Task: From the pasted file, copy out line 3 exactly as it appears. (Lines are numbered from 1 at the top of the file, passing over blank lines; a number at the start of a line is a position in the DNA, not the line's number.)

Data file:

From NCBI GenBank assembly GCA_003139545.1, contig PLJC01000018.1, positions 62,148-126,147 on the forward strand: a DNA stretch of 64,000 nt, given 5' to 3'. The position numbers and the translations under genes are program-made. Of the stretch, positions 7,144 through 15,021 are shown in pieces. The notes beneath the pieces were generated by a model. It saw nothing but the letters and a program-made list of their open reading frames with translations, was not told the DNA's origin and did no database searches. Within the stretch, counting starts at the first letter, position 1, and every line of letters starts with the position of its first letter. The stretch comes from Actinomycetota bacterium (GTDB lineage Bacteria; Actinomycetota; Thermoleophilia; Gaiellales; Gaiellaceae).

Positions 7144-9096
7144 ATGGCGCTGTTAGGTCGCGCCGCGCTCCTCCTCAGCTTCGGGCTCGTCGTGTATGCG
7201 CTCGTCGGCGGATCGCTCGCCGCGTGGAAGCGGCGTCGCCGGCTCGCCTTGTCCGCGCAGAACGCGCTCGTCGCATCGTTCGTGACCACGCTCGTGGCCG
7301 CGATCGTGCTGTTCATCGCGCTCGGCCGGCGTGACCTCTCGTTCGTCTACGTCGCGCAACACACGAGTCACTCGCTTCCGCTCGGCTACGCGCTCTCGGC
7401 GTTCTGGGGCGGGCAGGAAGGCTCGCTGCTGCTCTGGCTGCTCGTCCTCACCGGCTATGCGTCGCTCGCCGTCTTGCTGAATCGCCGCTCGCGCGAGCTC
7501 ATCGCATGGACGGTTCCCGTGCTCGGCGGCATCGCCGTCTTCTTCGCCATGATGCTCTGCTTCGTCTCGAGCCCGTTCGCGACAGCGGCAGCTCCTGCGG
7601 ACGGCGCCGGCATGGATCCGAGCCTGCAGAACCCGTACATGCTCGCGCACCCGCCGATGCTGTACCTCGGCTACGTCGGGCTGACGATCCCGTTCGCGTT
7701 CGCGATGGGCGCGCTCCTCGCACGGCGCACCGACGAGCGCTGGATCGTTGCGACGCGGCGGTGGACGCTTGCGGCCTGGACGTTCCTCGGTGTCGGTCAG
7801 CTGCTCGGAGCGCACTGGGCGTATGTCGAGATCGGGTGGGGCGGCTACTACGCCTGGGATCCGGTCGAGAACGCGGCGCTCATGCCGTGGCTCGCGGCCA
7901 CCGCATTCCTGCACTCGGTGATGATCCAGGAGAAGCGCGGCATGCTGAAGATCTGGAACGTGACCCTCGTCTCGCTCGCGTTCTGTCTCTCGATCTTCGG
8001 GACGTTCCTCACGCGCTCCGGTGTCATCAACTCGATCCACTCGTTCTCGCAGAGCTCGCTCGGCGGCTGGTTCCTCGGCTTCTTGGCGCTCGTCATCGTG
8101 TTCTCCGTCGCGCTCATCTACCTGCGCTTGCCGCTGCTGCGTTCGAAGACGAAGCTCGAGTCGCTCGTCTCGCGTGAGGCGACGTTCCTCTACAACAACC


7144 ATGGCGCTGTTAGGTCGCGCCGCGCTCCTCCTCAGCTTCGGGCTCGTCGTGTATGCG